Dynorphin A-(1-17) acts through non-opioid mechanisms to produce dose-related neurological deficits following injection into the lumbar spinal subarachnoid space in rats. Hindlimb motor function was examined following subarachnoid injection of dynorphin A fragments and other opioid peptides derived from prodynorphin to establish: (1) which portion(s) of the dynorphin A molecule cause hindlimb motor dysfunction, and (2) whether these paralytic actions are shared by other opioids (dynorphin B, α-neo-endorphin, and β-neo-endorphin) derived from the same promolecule. To minimize the influence of enzymatic inactivation on relative bioactivities, peptides were coinjected with a combination of peptidase inhibitors previously shown to enhance the actions of dynorphin A fragments in vitro. Dynorphin A-(1-17) and -(2-17) produced dose-related neurological deficits with equal potencies and durations. Although without effect when injected alone, dynorphin A-(1-8), -(1-7) and -(3-8) caused transient motor dysfunction when co-injected with peptidase inhibitors. In contrast, dynorphin A-(1-6), -(1-5) and -(6-17) did not disrupt hindlimb motor function with or without peptidase inhibition. Dynorphin B, α-neo-endorphin also caused hindlimb dysfunction which was potentiated by peptidase inhibition. These deficits appeared to result from non-opioid actions of these three peptides, since they were not blocked by the opioid antagonist naloxone. Thus, the paralytic effects of dynorphin A: (1) result from non-opioid actions involving the 3-7 or 3-8 positions of the molecule, and (2) are shared by other prodynorphin-derived opioid peptides.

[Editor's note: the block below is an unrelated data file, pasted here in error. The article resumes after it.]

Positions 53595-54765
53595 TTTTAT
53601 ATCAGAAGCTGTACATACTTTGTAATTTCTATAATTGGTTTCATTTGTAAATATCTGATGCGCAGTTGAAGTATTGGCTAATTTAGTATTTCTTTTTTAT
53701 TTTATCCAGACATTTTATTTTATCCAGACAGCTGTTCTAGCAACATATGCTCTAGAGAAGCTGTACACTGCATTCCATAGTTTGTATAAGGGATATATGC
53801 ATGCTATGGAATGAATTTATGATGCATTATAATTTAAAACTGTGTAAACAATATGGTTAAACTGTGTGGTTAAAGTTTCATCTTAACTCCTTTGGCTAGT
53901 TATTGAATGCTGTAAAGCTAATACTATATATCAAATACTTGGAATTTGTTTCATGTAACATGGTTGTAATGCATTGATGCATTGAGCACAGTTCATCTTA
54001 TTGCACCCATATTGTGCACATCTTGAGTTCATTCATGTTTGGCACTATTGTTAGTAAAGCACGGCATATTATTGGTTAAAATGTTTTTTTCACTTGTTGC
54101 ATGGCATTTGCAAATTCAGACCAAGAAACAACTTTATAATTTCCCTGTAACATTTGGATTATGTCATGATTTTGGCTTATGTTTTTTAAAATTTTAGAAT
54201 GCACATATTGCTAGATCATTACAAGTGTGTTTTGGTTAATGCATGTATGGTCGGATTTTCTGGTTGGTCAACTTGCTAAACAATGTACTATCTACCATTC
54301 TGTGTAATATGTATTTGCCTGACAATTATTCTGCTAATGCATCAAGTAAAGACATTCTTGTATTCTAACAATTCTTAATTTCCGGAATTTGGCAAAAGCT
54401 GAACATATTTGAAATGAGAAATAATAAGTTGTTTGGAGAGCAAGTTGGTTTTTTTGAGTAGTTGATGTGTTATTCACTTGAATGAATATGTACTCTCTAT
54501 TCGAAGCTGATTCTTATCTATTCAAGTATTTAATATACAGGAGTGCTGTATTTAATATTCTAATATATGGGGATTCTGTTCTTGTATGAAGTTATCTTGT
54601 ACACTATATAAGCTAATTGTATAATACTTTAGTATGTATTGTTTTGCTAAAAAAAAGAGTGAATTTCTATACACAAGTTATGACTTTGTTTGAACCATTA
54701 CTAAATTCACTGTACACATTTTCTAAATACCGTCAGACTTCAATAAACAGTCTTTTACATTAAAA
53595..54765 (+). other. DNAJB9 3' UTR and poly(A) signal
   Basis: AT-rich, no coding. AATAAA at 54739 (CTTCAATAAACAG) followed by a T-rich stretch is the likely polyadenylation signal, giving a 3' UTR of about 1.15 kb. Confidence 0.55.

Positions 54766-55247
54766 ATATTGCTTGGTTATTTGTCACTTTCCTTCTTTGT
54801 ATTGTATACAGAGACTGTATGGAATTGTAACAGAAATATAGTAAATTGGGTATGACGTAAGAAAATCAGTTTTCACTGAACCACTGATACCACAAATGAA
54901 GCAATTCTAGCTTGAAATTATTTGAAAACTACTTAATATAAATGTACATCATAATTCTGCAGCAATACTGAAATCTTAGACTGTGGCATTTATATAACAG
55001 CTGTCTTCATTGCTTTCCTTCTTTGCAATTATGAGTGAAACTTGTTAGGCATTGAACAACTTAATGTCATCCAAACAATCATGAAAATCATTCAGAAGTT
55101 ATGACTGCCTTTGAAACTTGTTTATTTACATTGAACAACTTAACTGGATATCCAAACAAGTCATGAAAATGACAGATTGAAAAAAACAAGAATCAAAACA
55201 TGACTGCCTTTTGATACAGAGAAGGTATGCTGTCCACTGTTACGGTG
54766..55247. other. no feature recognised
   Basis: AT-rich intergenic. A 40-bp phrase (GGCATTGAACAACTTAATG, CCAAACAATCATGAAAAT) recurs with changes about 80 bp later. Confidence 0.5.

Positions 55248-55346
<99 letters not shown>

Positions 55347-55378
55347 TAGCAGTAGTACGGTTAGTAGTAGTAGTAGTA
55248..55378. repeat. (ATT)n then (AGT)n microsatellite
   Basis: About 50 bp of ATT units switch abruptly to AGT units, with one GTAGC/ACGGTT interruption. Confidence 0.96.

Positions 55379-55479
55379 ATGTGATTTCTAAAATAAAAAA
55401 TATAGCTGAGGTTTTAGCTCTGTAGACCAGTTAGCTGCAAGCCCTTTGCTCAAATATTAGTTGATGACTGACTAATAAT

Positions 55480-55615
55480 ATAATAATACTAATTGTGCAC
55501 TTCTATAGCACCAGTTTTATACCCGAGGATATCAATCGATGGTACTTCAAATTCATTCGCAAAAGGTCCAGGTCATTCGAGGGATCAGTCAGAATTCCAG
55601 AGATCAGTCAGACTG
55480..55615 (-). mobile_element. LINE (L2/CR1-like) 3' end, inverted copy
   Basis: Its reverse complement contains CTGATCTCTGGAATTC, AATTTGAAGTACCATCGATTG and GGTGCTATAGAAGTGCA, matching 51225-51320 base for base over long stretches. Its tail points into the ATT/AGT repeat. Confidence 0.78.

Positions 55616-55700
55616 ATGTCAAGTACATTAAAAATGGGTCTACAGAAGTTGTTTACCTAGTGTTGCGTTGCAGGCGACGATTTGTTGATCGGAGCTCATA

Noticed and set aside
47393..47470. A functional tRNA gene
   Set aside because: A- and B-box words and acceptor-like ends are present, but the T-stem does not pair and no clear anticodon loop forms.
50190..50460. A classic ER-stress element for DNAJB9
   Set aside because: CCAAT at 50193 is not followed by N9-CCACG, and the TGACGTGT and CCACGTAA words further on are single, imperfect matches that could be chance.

- (Paralysis, Injury, Intrathecal)
- Dynorphin A
- Dynorphin B
- Opiate receptors
- Spinal cord
ASJC Scopus subject areas
- Cellular and Molecular Neuroscience